The distribution of degrees of centrality (area under the curve with the sparsity ranging from 0.05 to 0.5 with the interval of 0.05) is shown in Figure 2. The mean degree centrality was 8.18 ± 2.81 for the UHR group, 7.34 ± 2.16 for the FES group, and 4.64 ± 2.06 for the healthy controls. The group effect on degree centrality was significant across the three groups [F(2,74) = 16.331, p < 0.001]. The degree centrality for healthy controls was significantly lower than that for the UHR and FES groups. Differences could be seen in the degree distribution of UHR and FES, but the differences were not significant. UHR had a higher degree of connectivity in the subtemporal-occipital lobe. In addition, we examined the relation between the average global degrees and cognitive scales in all three groups. The analysis of behaviors showed significant results (MCCB: r = −0.245, p = 0.041; GAF: r = −0.496, p < 0.001). The degree centrality was negatively correlated with the cognitive scale (see Figure 2C). We also calculated the correlation within one group (see Supplementary Table 1) and between two groups (see Supplementary Figure 1).
Figure 2 First-episode schizophrenia (FES) and individuals with ultra-high risk for psychosis (UHR) showed an increased degree of connectivity (area under the curve with the sparsity ranging from 0.05 to 0.5 with the interval of 0.05) compared to healthy controls (HC). (A) Topography of the average degree of connectivity for the three groups. Rightmost map shows ANOVA results of the three groups. (B) Average global degree (average of 128 sites) ANOVA results. Post hoc t-tests were corrected by Bonferroni. Significantly different results are indicated by asterisks (***: p < 0.001). (C) Correlation of the average degree and cognitive scales. The result shows a negative correlation, which means that the higher the degree, the more damaged the cognitive situation.
To better measure the difference in the degree centrality among the groups, a region of interest (ROI) analysis was applied to the differences among the whole brains of the three groups. The part of the variance test with significance (p < 0.001) was selected as the ROIs, and the ROIs were divided into three groups according to the location (Figure 3). The group effect on the degree centrality was significant across the three groups in ROI1 [F(2,74) = 11.154, p < 0.001], ROI2 [F(2,74) = 13.662, p < 0.001], and ROI3 [F(2,74) = 15.004, p < 0.001]. The degree centrality for healthy controls was significantly lower than that for the UHR and FES groups in all three ROIs. No significant differences were found between the UHR and FES groups in terms of ROI1 and ROI2, while the degree centrality of the FES group in ROI3 was significantly lower than that of the UHR group (p = 0.014, Bonferroni).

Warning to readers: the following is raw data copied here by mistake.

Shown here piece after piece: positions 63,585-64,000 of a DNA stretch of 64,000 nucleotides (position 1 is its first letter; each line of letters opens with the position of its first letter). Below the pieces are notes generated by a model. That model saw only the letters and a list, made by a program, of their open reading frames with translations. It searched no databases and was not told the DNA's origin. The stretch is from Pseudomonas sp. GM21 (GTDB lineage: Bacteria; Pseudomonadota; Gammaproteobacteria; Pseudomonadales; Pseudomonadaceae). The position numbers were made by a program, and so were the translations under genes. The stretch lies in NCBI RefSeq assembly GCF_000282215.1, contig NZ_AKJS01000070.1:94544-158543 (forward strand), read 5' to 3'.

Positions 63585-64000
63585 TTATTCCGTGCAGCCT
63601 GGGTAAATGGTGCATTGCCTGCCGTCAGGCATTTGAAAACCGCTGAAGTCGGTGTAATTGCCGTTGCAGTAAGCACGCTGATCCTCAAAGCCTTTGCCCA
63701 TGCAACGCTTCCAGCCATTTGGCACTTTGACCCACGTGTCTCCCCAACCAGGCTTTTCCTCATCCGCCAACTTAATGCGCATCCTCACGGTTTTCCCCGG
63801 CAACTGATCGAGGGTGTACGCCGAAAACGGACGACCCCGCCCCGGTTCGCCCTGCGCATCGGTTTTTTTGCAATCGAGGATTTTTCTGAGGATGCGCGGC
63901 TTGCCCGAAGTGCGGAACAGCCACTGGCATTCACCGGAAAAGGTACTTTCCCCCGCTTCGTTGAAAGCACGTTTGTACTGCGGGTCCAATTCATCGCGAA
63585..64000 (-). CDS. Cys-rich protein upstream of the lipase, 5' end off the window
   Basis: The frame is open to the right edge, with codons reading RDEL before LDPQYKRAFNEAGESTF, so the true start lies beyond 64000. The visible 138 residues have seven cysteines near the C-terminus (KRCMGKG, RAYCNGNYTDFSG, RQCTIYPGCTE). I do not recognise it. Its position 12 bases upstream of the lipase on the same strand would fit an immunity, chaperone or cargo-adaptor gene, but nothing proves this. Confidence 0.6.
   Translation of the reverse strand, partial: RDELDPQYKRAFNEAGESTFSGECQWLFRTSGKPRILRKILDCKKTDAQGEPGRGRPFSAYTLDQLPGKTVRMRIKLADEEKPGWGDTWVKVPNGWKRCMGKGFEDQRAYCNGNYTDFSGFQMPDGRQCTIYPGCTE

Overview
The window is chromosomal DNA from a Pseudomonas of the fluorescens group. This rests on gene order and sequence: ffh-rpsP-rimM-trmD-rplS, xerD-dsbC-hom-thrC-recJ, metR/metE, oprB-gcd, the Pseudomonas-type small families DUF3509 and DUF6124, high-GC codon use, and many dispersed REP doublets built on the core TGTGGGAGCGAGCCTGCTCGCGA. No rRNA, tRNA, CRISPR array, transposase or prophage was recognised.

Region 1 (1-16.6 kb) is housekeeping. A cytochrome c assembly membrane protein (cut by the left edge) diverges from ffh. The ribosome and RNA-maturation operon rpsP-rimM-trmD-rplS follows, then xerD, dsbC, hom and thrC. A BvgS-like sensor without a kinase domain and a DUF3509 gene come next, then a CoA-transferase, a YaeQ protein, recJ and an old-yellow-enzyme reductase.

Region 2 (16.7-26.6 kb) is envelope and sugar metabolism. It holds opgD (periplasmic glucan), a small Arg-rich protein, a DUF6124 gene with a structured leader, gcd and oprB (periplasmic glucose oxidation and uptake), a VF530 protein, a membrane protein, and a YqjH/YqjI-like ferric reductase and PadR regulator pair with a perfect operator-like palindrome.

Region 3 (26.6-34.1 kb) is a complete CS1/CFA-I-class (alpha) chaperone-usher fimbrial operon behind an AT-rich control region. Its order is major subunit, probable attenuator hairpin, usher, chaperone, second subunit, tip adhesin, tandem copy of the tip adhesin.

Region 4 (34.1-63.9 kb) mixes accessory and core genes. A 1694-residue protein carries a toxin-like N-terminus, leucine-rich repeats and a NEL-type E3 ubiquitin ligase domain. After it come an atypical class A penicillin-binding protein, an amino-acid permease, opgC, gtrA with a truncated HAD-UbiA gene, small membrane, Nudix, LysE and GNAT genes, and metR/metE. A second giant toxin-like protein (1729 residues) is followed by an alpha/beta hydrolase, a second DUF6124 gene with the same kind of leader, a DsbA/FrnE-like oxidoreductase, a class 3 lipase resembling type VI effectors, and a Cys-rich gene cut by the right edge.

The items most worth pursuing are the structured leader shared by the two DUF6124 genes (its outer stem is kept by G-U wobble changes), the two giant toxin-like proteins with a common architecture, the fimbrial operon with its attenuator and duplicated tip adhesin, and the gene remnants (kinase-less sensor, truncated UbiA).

Figure 3 ROI analysis results. (A) ROI (black dots) defined as the topography of ANOVA result. Sites whose p < 0.001 were considered. ROI1: superior parietal (electrode number: 12, 13, 19, 20, 24), ROI2: right temporal lobe areas (electrode number: 96, 97, 98, 101, 102), ROI3: occipital lobe areas for three groups (electrode number: 68, 69, 73, 74, 82, 88, 89). The arrangement of 128 electrodes was the same as in a previous study (40). (B) Average global degree (average of 128 sites) ANOVA results. Post hoc t-tests were corrected by Bonferroni. Significantly different results are indicated by asterisks (*: p < 0.05, **: p < 0.01, ***: p < 0.001). (C) Correlation of the average degree and cognitive scales. The results show a negative correlation, which means that the higher the degree, the more damaged the cognitive situation.
We examined the relation between the average degree of ROI, where we found statistically significant group differences and cognitive scales in all three groups. In ROI1, the linear regression analysis showed a statistically significant relation between the degrees and the cognitive scales (see Figure 3C). We found a statistically significant negative relation between the degree means and the cognitive scales (r = −0.442, p < 0.001). Negative relation between the cognitive scales and the degrees is also found in ROI2 (r = −0.483 p < 0.001) and ROI3 (r = −0.334, p = 0.003). We also calculated the correlation within one group (see Supplementary Table 1) and between two groups (see Supplementary Figures 2 and 3).
The present study described the abnormal brain disconnection in the FES and UHR groups compared with that in healthy controls. Furthermore, the association with clinical scales has been revealed to demonstrate the relationship between the functional connection results based on EEG and clinical manifestations. Our results showed the increase of functional connectivity mainly in superior parietal, right temporal, and left occipital brain regions. Furthermore, patients showed increased average degree and the degree was related to clinical scales. Differences between the FES and UHR groups have been found on the average degree in ROI3, which may be a potential biomarker of SZ.
Some scholars believe that alpha is related to non-task brain network activity (46), but some studies have shown that alpha-band brain activity is related to cognitive and memory representation, which reflects the performance of attention and semantic memory (47). Based upon these opinions, we believe that task-independent prohibition will help to allocate resources to the task-related areas necessary for optimal task execution. Therefore, we believe that the brain activity of the alpha band in the resting state can reflect the health of the brain to a certain extent. Moreover, several resting-state studies reported abnormalities in the alpha band in SZ (48–51). One of those studies reported a significant correlation between a measure of global network efficiency and cognitive ability in SZ (50).